Like Australia, New Zealand’s Open Banking initiative is also in its infancy. The Bank of NZ and self-regulatory organization Payments NZ are working together to build a viable and secure Open Banking framework.
The initiative aims to bring consumer-facing products to market faster through clear tech guidelines. In 2018, six of Payments NZ’s largest member banks began testing common API standards in pursuit of this goal. Concurrently, the New Zealand government began debating a consumer data rights bill, similar to its neighbor across the Tasman Sea.
Open Banking in North America
In terms of Open Banking, Canada lags behind many of its peers in the developed world. In 2018, the government made a call to action requesting a consultation from both the financial sector and consumer groups. Despite these talks, real progress remains slow. However, a report by Accenture highlighted Canadian consumer demand for Open Banking. Once the government and the industry agree on a framework, Canada should witness a Fintech boom.
The United States
In contrast to the EU or the UK, the US government has yet to codify Open Banking rules. Nevertheless, the lack of regulations hasn’t hindered private sector innovation. For over a decade now, firms such as Mint and Acorns have provided consumers with “personal financial manager” apps. These tools connect to a user’s bank account or accounts, read the financial data, and provide insights on spending habits and savings tips.
Unlike in Open Banking where APIs provide access to data, these Fintechs rely on ‘screen scraping’ to grab personal financial information. In that sense, the US still trails many other parts of the world. The US Treasury Department published guidelines in 2019 to help the industry navigate Open Banking. Yet, as Deloitte notes, there are still some significant hurdles to overcome before American Open Banking can reach its potential. In particular, the US needs to adopt data protection rules and layout technical standards for APIs. Until they tackle these issues, Open Banking growth will remain stunted in the United States.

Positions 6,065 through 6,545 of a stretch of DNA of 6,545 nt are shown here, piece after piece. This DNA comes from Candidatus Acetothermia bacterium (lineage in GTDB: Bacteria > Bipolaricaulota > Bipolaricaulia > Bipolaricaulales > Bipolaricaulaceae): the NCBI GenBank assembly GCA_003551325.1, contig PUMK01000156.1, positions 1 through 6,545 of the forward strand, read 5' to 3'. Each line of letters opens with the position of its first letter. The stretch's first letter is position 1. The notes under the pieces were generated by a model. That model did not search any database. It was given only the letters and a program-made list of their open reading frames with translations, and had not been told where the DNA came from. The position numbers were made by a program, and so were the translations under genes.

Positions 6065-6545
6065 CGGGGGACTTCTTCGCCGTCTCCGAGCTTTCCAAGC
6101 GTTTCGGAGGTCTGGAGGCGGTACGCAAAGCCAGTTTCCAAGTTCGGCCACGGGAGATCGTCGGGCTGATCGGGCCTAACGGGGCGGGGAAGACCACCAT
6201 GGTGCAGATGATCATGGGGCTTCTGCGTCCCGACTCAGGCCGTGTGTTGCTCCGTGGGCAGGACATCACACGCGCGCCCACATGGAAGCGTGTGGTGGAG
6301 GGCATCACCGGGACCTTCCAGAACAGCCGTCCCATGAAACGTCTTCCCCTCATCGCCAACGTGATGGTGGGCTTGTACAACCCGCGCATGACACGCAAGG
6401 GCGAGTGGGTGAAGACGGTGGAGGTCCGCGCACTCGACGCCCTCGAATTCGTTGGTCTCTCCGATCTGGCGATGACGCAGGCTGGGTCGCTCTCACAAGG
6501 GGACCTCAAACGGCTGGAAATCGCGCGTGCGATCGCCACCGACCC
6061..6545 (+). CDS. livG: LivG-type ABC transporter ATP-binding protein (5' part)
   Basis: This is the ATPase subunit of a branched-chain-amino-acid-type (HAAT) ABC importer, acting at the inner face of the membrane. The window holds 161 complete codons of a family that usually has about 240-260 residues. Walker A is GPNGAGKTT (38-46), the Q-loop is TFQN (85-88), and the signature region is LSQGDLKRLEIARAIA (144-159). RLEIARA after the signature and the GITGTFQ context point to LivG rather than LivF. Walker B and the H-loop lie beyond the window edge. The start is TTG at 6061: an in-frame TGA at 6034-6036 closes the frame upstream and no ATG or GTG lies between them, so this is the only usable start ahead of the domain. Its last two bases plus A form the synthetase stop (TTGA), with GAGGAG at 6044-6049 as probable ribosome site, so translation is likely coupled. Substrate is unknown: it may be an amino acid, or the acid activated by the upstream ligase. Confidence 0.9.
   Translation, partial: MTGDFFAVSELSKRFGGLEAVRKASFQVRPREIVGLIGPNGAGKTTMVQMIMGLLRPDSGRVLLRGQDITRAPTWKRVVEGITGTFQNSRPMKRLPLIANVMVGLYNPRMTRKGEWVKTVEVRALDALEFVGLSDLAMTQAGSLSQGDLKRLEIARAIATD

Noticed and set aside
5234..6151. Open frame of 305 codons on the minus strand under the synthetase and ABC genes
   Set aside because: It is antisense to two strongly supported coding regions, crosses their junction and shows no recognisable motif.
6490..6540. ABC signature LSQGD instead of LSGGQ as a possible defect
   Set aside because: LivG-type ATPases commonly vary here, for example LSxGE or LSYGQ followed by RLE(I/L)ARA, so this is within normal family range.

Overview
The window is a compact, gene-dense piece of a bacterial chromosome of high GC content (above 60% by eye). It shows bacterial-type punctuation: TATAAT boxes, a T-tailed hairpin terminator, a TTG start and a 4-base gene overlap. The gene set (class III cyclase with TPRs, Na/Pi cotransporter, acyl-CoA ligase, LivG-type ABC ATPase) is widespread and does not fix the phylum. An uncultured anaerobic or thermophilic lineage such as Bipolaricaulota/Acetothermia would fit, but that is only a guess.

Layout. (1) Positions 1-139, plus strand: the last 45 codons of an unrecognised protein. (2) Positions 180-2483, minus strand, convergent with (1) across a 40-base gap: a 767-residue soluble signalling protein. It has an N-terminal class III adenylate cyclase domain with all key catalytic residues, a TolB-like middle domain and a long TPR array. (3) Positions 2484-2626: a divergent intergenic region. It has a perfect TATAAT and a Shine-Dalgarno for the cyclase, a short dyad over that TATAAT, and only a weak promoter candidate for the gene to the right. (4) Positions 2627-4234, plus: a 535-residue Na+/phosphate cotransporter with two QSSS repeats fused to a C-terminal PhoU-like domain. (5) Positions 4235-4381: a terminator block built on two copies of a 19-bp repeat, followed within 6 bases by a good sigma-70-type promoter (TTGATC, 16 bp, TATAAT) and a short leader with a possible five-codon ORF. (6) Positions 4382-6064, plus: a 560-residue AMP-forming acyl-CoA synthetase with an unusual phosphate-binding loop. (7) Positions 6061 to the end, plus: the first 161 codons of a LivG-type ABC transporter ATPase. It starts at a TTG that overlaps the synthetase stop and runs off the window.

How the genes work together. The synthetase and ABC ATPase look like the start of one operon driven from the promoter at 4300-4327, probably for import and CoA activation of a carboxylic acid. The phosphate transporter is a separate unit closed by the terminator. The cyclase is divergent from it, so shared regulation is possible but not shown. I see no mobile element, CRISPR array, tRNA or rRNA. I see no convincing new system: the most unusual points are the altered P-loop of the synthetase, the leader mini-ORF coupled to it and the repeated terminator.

Open Banking in Latin America
Mexico is bucking the trend of its North American neighbors by going full speed ahead with Open Banking. In 2018, the country’s government passed the “Fintech law,” laying the foundations for Mexican Open Banking. While the first Fintech law defined the scope of financial technology, the government promised subsequent bills to refine the concept further.
The government is widely expected to pass an amendment to the bill soon. These additions will layout rules for APIs, making product development faster and more efficient. Further, Mexican authorities recently released a developer sandbox, allowing for rapid ‘proof of concept’ testing. The regulator would like to have all of the largest financial institutions ready to open their data by 2020.
To develop their Open Banking ecosystem, the Mexican government collaborated with UK Open Banking officials. Given this cooperation, Mexico will become a Fintech leader in the Western Hemisphere in the 2020s.
In 2019, the Brazilian central bank released its first Open Banking guidelines. This directive mandates that the 12 largest banks must open up their customers’ financial data to third parties. While some of the goals of this initiative are similar to those of other countries, the central bank is embracing Open Banking to address systemic macroeconomic shortcomings.
Brazil has long grappled with inflation volatility. As a result, retail and commercial lending suffered, making it costly and complicated for lenders to issue loans. The central bank believes that Open Banking can add efficiency to this market, which will drive down costs, help the financial sector and make credit more widely accessible.
Other notable LATAM Open Banking developments
In 2019, Colombia’s Fintech association reached an agreement with a consulting firm to develop the nation’s Open Banking. The trade group wants to model their system after the UK’s. To that end, the association has the backing of major financial players in the country
In Argentina, financial industry executives formed a company called “Open Banking Argentina.” The goal is to promote the development of API standards and technology for the betterment of Argentine consumers. The company has the backing of many prominent international Fintechs and banks.
The world is currently going through a massive transformation, both technologically and economically. As more people climb the economic ladder in the digital age, demand for innovative financial products will continue to grow. While Europe and the EU lead the way, countries the world over are embracing Open Banking.
The transformation Open Banking is bringing will not only be hugely disruptive but also tremendously beneficial, creating jobs and prosperity over the coming years. Unnax is helping banks and Fintechs alike manage the demands of Open Banking. As a provider of Open Banking solutions around the globe, Unnax can give firms a competitive edge in these new, uncharted markets. Together, our solutions bring the next generation of financial services to consumers the world over.